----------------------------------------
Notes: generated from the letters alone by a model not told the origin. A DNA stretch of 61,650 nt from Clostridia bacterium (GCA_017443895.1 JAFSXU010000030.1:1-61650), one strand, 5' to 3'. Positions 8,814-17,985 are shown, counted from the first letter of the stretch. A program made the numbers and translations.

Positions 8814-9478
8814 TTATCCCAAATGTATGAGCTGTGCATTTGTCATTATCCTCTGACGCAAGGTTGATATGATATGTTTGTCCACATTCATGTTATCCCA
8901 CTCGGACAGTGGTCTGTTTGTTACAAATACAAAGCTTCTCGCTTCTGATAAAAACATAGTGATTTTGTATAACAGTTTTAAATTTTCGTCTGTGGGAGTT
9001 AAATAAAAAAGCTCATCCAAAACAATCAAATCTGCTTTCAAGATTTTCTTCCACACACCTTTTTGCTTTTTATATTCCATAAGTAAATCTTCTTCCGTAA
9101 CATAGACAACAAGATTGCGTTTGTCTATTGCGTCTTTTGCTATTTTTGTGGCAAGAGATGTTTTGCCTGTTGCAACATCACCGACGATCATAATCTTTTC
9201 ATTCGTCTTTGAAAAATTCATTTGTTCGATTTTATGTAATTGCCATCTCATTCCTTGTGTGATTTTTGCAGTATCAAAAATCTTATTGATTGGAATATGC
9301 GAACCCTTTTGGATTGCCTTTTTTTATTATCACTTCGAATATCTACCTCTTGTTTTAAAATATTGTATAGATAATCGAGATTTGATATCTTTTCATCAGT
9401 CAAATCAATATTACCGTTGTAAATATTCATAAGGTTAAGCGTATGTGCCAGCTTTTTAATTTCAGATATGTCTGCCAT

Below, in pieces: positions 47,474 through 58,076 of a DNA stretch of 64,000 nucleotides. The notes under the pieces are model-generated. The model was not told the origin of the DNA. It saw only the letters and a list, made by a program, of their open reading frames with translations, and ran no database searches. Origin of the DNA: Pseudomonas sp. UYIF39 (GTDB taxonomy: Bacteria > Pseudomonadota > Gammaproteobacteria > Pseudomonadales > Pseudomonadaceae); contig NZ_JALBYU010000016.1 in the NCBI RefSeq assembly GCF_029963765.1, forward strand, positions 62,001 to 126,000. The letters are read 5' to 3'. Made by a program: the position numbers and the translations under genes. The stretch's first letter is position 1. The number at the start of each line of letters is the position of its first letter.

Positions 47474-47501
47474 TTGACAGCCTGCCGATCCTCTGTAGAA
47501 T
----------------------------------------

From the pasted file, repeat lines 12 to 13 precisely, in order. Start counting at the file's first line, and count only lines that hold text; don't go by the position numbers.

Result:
47474 TTGACAGCCTGCCGATCCTCTGTAGAA
47501 T